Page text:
Comparison of Local and Taiwanese Managerial Leadership Styles as Perceived by the Malaysian Workforce of a Taiwanese Company in Malaysia: A Case Study
Wang, Chun Tao (2000) Comparison of Local and Taiwanese Managerial Leadership Styles as Perceived by the Malaysian Workforce of a Taiwanese Company in Malaysia: A Case Study. Masters thesis, Universiti Putra Malaysia.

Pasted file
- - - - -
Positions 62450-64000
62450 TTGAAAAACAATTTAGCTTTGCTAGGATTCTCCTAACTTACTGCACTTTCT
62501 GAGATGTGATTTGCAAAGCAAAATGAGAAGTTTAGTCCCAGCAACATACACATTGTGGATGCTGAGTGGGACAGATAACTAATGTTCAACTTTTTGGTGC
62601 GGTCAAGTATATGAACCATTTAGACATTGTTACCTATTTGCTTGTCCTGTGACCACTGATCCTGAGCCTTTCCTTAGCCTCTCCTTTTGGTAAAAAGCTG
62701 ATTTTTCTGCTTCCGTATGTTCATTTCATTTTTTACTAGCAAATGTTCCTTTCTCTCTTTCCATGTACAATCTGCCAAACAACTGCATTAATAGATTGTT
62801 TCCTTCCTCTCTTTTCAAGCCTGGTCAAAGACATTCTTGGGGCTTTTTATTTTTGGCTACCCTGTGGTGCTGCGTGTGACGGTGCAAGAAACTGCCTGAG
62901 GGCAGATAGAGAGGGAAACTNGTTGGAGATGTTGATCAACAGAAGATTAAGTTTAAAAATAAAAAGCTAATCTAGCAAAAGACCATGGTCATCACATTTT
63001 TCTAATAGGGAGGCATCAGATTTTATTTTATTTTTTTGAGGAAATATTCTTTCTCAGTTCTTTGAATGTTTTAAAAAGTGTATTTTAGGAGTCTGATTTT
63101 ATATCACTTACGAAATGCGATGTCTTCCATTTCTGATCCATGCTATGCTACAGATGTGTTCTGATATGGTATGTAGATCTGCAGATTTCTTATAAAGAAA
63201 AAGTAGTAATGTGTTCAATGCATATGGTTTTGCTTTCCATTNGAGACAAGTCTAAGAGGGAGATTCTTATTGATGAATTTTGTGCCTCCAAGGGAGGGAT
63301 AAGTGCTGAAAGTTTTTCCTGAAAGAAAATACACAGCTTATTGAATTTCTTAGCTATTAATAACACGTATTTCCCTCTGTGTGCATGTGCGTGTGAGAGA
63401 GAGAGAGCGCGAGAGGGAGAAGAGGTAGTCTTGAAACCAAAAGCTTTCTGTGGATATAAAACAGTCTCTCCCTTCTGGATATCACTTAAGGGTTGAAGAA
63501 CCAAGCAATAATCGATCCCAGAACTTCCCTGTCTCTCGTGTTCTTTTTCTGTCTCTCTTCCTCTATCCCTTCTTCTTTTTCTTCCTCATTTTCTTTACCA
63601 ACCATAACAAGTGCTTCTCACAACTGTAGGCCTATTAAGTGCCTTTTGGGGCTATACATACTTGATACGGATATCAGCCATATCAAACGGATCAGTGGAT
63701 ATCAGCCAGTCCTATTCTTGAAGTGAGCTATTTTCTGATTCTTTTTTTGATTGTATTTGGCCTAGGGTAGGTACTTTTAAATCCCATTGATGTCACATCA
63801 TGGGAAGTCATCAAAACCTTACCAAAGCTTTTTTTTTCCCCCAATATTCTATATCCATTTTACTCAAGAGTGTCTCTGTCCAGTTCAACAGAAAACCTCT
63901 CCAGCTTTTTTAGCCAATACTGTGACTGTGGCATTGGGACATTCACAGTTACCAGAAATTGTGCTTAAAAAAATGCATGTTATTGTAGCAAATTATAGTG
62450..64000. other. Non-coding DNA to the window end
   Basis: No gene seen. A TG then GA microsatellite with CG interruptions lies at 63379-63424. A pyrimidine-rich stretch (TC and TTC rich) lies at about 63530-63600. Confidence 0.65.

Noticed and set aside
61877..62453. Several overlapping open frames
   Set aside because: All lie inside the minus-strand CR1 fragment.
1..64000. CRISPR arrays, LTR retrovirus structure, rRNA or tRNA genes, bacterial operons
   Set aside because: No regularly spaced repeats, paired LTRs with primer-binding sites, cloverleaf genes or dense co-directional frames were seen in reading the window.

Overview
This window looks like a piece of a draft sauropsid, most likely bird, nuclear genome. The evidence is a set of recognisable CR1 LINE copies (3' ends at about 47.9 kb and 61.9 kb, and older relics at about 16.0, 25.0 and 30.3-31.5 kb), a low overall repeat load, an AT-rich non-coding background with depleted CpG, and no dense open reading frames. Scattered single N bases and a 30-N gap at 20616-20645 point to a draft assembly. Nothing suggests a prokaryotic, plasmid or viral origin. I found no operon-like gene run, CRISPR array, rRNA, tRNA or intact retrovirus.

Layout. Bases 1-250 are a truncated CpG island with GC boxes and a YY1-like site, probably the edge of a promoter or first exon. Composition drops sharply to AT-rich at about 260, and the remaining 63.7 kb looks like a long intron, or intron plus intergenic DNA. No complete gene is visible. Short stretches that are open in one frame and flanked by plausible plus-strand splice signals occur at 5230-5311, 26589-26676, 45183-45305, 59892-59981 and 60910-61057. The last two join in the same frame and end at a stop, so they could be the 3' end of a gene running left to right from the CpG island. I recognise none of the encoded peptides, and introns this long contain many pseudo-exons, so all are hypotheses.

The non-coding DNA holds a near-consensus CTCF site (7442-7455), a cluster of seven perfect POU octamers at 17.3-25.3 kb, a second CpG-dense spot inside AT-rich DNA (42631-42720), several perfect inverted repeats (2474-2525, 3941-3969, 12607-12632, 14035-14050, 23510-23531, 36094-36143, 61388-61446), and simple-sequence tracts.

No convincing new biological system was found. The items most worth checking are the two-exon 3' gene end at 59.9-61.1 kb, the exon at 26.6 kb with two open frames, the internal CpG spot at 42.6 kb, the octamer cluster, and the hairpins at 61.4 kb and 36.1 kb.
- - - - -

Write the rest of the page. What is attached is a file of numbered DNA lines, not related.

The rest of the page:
The globalisation of business is a must for many multinational companies, including Taiwanese enterprises, to stay and prosper on the competitive edge of international business. Taiwanese Foreign Direct Investment (FDI) which began in 1986 has had special interest in the region of South East Asia, especially in Malaysia. Today, there is a need to take a closer look at the managerial leadership practices in Taiwanese enterprises within the Malaysian context so as to evaluate the current status and to provide a basis for future development and improvement. A survey Multifactor Leadership Questionnaire (MLQ) was randomly distributed to qualified respondents in a Taiwanese Electronics company. And 203 valid respondents provided relevant data for comparisons between Taiwanese and local superiors, which included leadership styles, leadership performance and the associated personal attributes. Confirmative factor analysis was used in accordance with the two-factor model and five-factor model of leadership style introduced by Bass (1985). Reliability tests showed that the constructs were valid and existed in this study. Leadership styles were compared between Taiwanese and local superiors by using paired T-test. Stepwise multiple-regression was applied to find out the leadership styles most associated with leadership performance. One way ANOVA and independent T-test were used to distinguish the personal attributes, which had perceived effect on the leadership styles. The results of this study showed that there were significantly different and yet similar leadership styles used by Taiwanese and local superiors. No extra-ordinary leadership styles were perceived among Charisma, Individual Consideration, Intellectual Stimulation, Contingent Reward and Management-by-Exception. Charisma was found to be most associated with leadership performance, which was the leadership effectiveness of superiors and the satisfaction of subordinates towards leadership. Previous working exposure to foreign leadership was a crucial factor in affecting subordinates' perception of leadership.
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